I just cross-posted this article on Gather–probably get a lot more views there than here!
I blog about my own search for ways to be more empowered and involved in my community at blog.davewrites.com. I’ve been meaning to write an article on how we could use “web 2.0 tools” to be more effective, but so far, I’ve found nothing positive to write about. I wanted to toss the question out here to see what kinds of constructive suggestions readers could provide to counter my so far disappointing and negative observations…
There is no shortage of opinions out there on politics. I can set up my Google Reader to follow DailyKos, for one very liberal example, and barely keep up with the never ending stream of progressive political commentary. There are plenty more and pretty soon, I just can’t keep up with it all. I can read, read, read, and comment and write about issues to my hearts content…but to what end? There is certainly some personal, self-actualization value in having a forum to talk, but who’s listening? Other people who believe the same thing? Do we really shape overall public opinion? Will politicians listen? Or is it a futile exercise that only serves to make us more upset?
I could go on Facebook and create a group or find a political application that would allow me to hook up with like minded people. The most basic example is to join a candidates group and post something on his/her wall. Maybe I start emailing some high school kid in Florida or Barack Obama becomes my “friend”–along with 145, 097 other supporters. Perhaps, if I dig a little deeper, my actions on Facebook–such as updating my status with “going to a political meeting” or adding all the books I’ve read or taking various polls, etc. might trickle out to my friend network and inspire other friends to be more politically interested…but it’s a very tenuous connection at best.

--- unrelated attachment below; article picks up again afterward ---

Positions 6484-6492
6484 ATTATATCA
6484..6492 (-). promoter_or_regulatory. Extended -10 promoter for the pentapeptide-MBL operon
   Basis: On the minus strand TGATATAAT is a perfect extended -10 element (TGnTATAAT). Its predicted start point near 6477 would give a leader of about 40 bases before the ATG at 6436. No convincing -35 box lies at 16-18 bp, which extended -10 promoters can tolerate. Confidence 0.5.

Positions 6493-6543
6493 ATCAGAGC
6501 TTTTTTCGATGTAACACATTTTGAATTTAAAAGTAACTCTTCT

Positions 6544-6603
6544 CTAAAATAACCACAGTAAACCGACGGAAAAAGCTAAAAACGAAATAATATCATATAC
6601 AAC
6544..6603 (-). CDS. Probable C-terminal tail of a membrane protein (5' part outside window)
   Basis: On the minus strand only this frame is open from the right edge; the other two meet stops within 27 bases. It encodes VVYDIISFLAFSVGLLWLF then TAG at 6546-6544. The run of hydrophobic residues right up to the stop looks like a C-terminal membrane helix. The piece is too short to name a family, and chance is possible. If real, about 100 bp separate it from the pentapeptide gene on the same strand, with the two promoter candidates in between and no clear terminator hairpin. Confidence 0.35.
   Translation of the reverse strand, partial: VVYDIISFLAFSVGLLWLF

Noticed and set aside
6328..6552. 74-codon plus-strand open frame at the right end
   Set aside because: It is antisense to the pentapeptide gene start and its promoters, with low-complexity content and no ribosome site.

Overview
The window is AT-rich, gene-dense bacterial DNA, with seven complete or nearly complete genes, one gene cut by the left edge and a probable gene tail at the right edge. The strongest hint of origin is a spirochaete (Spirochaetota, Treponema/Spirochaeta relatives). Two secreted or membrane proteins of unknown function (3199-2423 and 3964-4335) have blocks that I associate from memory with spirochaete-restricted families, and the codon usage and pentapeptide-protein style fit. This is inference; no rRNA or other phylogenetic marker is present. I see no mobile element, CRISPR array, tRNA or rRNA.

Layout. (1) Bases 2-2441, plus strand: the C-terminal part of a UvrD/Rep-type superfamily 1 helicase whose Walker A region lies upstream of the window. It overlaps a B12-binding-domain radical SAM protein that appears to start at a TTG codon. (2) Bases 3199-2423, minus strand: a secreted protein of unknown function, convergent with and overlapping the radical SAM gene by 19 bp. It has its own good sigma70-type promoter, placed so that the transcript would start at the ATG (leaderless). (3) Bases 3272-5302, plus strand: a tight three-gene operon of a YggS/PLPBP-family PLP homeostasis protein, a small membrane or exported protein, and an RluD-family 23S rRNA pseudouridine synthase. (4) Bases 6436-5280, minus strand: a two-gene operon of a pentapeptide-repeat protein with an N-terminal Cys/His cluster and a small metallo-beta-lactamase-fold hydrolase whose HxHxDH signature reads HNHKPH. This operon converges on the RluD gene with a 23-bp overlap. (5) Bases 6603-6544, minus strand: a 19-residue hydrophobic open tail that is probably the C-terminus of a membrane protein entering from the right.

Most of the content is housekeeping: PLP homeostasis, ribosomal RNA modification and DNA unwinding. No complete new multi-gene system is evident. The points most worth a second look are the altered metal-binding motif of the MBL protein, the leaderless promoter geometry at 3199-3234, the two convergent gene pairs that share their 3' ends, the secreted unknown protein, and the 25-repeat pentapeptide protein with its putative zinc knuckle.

I found one website that is modeled after Facebook, called essemply.com that was written up in Newsweek over a year ago that explicity tries to connect “like-minded” people. You answer some questions and then you can find people who share your views. It seems to me that’s not really the problem. We need to find people who disagree with us and then find a forum where our discussion of the issues matters and has the potential to effect change.
The website e.politics is a good resource for discussion of how interactive media tools can be used in the political process; but again, I didn’t get a good idea of what I should do next.
I believe online collaboration, enabled by social networking tools, could create an opportunity for incredible citizen empowerment. We could do all or all of the following things to make a difference:
* post videos of voting irregularities to YouTube to put pressure on election officials to avoid voter supression tactics that were alleged in the 2004 Presidential election in Ohio
* contribute to the development of local wikis on non-political but informational resources
* donate money and encourage others to do so via websites like ActBlue
* or, the granddaddy of them all, use MeetUp to find a local meeting of activists
But just arguing and complaining or writing long political sermons among the thousands of similar writings on various websites is not going to do it. I almost feel like we are being distracted from real involvement by how easy it is to publish your thoughts and get drawn into an argument with some random bozo. Is the time we spend reading these things and composing thoughtful comments to responses like “liberals suck” wasted time that would be better spent walking our neighborhoods, going to political meetings, or even just writing letters to Congress?
So, I’m curious…what do others think? And more importantly, what do you DO?